The Washington Post has a front page article outlining President Obama's plans for deficit reduction. It then quotes Representative Paul Ryan blaming "uncertainty" for slow growth and high unemployment.

If it were the case that firms would actually be hiring except for uncertainty then we would expect to see firms increasing the average number of hours worked per workers and also turning to temporary workers. The argument here is that firms are seeing demand for labor, but they are scared to take on the commitment of hiring another worker because they think that President Obama would regulate them to death. This means that they would seek to fill this demand through alternative routes.

The data contradict the uncertainty story. Average weekly hours worked is still about 1 percent below its pre-recession level when firms presumably did not suffer from uncertainty.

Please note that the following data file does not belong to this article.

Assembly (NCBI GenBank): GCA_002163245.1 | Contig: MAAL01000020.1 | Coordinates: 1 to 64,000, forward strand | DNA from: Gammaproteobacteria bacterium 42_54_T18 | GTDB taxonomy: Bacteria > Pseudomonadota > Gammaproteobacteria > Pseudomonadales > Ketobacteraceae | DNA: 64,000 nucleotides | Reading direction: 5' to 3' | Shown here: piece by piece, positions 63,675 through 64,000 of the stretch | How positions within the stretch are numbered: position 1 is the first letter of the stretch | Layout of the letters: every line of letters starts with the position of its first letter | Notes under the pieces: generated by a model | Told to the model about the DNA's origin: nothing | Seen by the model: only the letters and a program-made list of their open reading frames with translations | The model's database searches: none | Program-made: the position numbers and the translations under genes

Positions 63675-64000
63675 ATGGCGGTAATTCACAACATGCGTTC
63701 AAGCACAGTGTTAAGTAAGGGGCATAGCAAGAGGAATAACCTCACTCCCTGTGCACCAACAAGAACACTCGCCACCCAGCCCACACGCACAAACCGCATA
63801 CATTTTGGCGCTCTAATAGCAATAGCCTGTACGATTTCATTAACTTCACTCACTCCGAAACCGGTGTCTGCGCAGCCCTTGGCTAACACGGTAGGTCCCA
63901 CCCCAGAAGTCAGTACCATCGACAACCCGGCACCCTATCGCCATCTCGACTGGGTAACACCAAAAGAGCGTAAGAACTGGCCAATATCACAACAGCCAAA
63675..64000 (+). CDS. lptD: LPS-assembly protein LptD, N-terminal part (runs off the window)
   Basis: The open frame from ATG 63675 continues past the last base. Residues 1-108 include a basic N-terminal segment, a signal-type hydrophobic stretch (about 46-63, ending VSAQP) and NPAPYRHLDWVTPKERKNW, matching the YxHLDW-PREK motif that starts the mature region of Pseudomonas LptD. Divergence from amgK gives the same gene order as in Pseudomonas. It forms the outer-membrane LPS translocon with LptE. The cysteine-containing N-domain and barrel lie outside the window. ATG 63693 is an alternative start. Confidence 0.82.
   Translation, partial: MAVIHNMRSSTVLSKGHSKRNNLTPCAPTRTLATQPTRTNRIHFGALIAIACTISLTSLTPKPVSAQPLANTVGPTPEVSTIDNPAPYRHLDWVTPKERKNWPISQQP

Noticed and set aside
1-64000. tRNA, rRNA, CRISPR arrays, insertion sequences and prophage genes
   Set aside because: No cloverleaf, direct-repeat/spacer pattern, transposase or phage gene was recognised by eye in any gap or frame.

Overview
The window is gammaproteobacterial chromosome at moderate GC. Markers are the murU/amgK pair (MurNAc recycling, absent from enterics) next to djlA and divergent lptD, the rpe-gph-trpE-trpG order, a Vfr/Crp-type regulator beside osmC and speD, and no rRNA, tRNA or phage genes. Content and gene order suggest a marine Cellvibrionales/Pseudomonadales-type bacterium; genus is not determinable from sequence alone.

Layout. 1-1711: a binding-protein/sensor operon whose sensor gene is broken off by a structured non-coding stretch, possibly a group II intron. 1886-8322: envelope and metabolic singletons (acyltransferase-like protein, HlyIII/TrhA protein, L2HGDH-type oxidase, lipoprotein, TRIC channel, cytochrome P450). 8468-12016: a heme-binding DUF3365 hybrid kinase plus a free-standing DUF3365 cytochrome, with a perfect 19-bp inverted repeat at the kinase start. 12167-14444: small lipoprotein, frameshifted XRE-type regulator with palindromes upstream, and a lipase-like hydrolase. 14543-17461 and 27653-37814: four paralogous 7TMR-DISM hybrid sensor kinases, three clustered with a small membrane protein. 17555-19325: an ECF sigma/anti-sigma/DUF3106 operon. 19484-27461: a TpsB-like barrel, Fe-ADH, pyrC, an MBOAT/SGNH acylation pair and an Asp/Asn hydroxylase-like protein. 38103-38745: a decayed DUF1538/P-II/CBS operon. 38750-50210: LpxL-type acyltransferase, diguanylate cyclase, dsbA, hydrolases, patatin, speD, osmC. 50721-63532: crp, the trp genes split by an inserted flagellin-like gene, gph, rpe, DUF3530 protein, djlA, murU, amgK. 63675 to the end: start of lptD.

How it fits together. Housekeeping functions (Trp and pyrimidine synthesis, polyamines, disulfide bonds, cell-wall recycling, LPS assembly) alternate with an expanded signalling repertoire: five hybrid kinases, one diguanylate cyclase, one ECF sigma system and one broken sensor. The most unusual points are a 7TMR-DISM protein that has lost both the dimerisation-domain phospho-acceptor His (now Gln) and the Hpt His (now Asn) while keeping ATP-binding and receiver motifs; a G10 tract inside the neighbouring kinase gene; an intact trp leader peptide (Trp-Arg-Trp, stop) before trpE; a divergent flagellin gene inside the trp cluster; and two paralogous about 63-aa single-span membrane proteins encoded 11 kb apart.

avg.hours

Source: Bureau of Labor Statistics.

The data on temp employment is even less friendly to the uncertainty story. Temp employment is still down more than 15 percent from its pre-recession level.

temp_emp

Source: Bureau of Labor Statistics.

In short, the evidence does not support Representative Ryan's assertion that uncertainty is a major obstacle to hiring and recovery. It would have been appropriate to call readers attention to the fact that the data contradicts Ryan's assertions. Post reporters have the time to evaluate the evidence, the vast majority of its readers do not.

Serious news stories, unlike this one, do not include in their first sentence a reference to "the nation’s rocketing federal debt." Such phrases are best left for the opinion pages.

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